Do you really know the needs of individuals or families?
Do you understand their common objections to Jesus?
Are you aware of what may compel them to visit your church?
Immersing yourself in your community is vital to reaching your community for Christ. As a church leader, you have to get to know the community you serve. If you’ve lived in the area for any length of time, you probably have a pretty good idea about some basic information, such as the schools, demographics, average income, family dynamics, and employers.
As you get to know your community, you want to build relationships and answer this question:
Why would someone want to visit a church—especially your church?
Apart from asking someone this question, a survey by Pew Research unearthed the top reasons why someone may visit a Protestant church in the United States:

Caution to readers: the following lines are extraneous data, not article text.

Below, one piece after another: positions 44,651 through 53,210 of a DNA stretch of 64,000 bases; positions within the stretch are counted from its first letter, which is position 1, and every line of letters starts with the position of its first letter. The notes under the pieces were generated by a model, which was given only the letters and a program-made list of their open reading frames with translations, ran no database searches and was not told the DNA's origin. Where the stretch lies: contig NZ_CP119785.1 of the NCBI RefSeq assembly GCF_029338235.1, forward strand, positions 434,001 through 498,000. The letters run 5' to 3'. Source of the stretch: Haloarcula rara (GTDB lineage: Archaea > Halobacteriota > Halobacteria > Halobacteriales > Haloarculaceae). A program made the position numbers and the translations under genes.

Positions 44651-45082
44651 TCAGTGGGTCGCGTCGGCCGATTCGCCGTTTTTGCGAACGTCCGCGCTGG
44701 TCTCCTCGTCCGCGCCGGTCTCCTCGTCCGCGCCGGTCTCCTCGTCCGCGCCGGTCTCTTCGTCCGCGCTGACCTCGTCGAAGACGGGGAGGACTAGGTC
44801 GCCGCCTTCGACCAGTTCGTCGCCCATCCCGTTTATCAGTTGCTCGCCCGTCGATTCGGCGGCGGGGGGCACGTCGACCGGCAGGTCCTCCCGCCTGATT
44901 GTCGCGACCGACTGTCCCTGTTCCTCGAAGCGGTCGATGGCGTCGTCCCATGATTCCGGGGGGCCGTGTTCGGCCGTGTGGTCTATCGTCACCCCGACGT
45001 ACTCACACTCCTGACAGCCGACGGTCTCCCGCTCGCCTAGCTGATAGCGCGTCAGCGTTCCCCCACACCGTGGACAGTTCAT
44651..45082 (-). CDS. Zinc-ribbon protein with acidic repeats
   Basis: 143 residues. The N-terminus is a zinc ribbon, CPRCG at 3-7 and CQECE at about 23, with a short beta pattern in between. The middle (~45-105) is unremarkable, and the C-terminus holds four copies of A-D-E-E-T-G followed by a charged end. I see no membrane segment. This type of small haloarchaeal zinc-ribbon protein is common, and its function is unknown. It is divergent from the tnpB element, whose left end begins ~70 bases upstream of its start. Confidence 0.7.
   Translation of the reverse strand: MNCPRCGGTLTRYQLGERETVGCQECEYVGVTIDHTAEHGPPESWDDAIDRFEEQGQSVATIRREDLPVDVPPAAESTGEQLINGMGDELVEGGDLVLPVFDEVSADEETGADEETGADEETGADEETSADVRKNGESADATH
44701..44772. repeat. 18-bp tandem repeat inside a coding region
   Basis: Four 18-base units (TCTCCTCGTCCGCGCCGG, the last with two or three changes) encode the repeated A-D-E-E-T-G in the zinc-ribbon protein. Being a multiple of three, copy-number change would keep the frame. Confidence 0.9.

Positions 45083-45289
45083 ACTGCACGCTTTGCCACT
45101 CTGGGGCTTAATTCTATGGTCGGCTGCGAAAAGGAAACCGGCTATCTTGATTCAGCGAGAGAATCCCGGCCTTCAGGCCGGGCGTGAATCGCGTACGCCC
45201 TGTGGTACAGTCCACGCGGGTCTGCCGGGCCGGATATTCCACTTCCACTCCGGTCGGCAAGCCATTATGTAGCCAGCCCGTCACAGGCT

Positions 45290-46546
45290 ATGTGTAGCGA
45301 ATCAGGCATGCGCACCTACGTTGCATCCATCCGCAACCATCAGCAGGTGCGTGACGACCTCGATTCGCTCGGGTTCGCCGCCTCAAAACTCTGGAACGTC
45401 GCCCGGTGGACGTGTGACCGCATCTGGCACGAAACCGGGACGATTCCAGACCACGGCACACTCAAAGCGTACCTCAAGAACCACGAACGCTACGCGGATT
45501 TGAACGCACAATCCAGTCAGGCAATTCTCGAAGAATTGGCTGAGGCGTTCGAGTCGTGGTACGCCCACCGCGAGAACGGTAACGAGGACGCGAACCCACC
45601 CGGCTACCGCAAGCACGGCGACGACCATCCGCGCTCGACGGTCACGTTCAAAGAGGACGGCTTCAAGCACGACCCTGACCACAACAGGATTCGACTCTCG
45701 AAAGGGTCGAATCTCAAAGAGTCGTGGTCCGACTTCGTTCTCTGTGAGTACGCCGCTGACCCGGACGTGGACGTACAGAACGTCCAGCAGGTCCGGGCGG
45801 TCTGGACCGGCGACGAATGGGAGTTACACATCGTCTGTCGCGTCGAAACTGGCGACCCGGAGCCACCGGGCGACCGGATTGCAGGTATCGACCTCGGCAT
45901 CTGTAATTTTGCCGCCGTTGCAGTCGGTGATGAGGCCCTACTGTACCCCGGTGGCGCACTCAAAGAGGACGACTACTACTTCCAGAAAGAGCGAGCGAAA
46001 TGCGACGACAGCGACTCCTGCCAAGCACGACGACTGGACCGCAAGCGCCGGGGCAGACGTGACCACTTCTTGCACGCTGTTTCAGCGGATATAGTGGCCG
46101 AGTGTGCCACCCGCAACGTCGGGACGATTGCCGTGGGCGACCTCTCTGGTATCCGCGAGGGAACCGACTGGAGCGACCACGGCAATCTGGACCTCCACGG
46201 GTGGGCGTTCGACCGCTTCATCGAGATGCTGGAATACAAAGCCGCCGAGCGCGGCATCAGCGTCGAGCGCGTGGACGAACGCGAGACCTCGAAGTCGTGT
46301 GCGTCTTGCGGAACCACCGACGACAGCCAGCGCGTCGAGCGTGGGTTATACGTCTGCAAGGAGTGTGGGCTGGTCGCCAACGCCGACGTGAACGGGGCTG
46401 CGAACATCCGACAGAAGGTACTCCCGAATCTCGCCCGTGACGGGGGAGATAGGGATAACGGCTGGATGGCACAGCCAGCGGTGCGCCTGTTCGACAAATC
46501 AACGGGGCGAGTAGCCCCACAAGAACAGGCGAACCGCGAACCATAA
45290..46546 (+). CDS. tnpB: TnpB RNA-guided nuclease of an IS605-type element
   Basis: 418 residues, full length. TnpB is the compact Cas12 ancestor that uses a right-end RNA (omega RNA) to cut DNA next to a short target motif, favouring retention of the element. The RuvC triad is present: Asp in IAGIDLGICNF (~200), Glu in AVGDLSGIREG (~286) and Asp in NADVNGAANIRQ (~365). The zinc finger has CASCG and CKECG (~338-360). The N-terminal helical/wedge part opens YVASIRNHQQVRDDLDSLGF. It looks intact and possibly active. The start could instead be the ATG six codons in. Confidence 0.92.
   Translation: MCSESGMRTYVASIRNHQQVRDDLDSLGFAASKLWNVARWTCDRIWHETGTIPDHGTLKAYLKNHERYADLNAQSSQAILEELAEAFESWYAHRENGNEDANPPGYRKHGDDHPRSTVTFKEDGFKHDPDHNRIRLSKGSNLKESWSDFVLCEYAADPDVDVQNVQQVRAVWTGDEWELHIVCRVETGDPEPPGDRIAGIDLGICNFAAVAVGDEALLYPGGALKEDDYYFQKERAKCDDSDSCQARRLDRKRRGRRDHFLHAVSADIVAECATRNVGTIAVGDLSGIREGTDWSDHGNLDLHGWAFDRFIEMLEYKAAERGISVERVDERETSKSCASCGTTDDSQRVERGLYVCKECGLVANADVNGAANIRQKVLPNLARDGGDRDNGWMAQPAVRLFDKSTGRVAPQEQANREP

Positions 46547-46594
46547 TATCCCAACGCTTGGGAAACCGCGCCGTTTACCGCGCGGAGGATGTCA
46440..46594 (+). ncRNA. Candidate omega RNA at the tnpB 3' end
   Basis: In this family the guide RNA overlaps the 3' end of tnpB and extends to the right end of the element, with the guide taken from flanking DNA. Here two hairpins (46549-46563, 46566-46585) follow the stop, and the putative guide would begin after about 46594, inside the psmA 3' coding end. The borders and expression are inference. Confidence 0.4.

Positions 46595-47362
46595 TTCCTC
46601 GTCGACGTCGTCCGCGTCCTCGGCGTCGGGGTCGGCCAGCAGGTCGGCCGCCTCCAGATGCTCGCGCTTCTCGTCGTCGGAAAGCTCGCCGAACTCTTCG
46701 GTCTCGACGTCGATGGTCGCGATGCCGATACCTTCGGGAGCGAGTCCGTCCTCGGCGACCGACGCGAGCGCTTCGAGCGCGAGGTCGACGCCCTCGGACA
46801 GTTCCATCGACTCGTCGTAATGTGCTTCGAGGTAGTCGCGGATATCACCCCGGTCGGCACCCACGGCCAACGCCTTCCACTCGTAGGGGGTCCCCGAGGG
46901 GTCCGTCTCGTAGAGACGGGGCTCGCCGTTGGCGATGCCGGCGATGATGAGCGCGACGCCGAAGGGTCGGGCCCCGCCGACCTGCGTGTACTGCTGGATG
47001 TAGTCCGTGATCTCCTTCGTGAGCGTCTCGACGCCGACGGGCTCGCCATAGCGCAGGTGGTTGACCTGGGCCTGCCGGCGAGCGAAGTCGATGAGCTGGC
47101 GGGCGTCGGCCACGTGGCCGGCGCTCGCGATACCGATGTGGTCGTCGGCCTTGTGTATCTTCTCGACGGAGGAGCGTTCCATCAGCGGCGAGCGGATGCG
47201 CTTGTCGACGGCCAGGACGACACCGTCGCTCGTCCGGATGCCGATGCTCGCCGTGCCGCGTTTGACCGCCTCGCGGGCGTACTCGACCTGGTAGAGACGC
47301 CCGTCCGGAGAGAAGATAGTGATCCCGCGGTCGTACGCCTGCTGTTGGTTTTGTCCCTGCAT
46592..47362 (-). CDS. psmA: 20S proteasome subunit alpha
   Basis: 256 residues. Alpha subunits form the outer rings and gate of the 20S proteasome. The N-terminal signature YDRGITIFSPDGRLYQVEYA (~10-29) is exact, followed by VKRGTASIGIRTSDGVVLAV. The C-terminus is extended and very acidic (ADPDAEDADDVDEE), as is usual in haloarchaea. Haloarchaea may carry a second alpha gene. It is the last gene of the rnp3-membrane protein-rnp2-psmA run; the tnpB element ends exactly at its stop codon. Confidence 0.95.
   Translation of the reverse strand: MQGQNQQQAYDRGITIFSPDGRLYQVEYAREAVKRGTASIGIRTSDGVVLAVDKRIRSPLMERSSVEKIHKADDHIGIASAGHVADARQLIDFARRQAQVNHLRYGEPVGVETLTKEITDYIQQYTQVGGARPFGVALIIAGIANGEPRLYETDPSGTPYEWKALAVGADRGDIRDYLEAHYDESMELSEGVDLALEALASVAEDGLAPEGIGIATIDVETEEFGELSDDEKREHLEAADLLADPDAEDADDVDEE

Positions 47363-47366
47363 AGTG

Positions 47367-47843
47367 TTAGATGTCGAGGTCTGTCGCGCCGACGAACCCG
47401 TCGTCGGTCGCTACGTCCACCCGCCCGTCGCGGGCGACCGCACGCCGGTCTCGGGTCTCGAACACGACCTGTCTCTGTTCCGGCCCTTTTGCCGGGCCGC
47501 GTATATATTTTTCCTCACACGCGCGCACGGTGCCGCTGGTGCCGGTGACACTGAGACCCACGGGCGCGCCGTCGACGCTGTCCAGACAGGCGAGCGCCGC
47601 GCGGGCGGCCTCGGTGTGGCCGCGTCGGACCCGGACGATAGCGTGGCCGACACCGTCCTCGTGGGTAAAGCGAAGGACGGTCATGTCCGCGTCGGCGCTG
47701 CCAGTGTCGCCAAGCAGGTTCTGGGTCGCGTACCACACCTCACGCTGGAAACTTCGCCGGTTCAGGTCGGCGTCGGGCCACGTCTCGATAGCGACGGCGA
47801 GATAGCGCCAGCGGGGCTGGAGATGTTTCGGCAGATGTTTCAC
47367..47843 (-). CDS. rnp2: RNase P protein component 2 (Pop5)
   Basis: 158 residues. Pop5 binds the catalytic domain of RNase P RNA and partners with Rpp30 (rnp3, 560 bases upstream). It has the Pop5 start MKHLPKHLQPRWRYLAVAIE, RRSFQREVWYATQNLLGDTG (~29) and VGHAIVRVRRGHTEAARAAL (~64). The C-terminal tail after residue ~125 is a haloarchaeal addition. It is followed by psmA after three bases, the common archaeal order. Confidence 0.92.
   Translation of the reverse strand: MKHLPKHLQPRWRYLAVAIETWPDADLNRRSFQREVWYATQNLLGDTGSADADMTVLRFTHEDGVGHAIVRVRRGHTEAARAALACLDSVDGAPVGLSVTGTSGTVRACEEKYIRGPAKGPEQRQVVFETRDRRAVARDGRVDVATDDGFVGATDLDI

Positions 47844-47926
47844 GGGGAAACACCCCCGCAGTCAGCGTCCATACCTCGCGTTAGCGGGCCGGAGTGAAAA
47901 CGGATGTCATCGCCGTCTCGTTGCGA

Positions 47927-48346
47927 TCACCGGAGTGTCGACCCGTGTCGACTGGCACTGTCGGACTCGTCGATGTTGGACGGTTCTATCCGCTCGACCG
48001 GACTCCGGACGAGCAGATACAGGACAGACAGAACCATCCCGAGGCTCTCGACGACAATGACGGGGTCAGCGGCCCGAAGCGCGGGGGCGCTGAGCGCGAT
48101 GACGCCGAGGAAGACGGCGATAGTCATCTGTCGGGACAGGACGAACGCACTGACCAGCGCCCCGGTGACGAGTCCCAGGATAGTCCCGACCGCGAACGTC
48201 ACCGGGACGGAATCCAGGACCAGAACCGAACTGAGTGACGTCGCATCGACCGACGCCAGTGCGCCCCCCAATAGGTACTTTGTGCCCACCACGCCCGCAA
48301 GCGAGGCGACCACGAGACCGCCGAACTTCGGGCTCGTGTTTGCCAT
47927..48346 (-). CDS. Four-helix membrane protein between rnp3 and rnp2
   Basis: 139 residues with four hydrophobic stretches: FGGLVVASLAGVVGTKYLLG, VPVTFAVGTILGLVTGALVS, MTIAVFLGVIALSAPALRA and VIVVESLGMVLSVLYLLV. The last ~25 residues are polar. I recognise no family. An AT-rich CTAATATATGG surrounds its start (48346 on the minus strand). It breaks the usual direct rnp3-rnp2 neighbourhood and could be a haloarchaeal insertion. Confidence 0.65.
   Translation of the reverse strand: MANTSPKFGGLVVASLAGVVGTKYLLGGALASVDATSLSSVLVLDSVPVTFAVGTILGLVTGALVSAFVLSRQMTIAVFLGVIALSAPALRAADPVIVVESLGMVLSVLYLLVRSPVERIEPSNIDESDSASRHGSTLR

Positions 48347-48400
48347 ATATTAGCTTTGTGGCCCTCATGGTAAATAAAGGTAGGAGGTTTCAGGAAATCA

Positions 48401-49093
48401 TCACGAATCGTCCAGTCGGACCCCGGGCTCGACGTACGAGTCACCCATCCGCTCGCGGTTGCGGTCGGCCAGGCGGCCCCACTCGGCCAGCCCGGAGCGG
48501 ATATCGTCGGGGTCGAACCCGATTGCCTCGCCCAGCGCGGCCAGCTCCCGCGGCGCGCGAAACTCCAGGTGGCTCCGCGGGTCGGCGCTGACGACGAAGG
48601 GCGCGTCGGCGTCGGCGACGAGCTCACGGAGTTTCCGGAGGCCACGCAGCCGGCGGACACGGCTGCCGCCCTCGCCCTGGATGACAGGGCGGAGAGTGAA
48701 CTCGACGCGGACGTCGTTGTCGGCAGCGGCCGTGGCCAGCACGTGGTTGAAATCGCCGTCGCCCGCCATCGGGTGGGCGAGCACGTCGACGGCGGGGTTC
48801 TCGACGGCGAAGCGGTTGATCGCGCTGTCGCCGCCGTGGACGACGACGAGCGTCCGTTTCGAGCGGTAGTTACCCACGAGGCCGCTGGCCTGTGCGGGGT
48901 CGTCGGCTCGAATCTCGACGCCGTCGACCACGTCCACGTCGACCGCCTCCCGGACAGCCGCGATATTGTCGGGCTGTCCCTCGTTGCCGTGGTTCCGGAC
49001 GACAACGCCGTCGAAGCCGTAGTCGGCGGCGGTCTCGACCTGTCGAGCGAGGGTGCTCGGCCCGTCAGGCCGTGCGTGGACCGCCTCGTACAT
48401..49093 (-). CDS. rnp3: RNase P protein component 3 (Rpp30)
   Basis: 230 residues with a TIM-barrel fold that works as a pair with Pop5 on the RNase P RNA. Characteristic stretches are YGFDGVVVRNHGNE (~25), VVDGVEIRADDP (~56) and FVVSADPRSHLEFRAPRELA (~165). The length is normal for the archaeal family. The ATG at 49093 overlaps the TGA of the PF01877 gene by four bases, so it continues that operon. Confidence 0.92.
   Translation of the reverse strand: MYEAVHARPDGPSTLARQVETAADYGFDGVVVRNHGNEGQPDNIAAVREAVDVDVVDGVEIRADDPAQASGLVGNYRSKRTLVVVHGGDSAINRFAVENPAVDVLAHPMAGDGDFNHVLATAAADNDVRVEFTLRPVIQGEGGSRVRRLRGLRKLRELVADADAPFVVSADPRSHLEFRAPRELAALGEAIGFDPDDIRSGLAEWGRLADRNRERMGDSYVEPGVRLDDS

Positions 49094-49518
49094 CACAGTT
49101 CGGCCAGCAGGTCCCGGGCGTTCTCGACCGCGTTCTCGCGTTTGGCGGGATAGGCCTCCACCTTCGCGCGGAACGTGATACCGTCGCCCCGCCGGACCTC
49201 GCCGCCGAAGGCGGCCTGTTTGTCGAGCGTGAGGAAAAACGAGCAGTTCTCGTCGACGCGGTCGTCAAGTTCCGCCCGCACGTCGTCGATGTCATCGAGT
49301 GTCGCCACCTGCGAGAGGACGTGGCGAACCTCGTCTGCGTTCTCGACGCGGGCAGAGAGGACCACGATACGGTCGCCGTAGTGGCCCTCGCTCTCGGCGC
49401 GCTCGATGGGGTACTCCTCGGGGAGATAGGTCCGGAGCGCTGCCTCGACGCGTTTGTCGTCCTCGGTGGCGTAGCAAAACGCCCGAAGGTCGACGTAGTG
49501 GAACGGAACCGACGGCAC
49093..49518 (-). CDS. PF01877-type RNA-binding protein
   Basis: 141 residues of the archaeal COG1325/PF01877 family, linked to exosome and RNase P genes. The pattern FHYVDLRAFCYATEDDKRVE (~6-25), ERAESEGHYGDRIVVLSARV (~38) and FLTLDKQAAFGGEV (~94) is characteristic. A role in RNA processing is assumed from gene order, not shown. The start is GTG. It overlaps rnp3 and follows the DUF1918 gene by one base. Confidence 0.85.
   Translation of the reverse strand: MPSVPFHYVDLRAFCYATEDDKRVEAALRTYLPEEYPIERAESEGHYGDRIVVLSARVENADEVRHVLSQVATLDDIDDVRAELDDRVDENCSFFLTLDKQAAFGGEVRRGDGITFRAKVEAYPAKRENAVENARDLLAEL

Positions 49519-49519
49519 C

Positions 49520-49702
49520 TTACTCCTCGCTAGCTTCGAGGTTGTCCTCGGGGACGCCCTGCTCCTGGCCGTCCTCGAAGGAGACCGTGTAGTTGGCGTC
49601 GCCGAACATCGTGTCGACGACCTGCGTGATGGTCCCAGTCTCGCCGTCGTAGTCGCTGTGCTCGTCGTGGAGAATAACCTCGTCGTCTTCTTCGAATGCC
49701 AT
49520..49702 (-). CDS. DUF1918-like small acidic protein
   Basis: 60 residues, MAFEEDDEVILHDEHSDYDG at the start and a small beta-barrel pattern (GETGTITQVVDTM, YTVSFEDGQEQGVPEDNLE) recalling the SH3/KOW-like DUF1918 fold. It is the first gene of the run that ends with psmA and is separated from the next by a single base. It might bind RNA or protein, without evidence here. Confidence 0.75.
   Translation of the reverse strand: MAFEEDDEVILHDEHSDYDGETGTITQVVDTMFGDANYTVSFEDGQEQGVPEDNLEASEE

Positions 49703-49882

To become closer to God
So their children will have a moral foundation
To make themselves a better person
For comfort in times of trouble
Based on this survey, there are really practical things your church can leverage to attract guests to your church. Here are just a few things that come to mind:
Preach a sermon series on drawing closer to God or parenting
Provide Bible studies or resources on living a “better” life
Offer counseling services or partner with a counselor
After spending time with people in your community, you may unearth different needs or angles you can take to answer questions and provide guidance for people to learn to live and love like Jesus.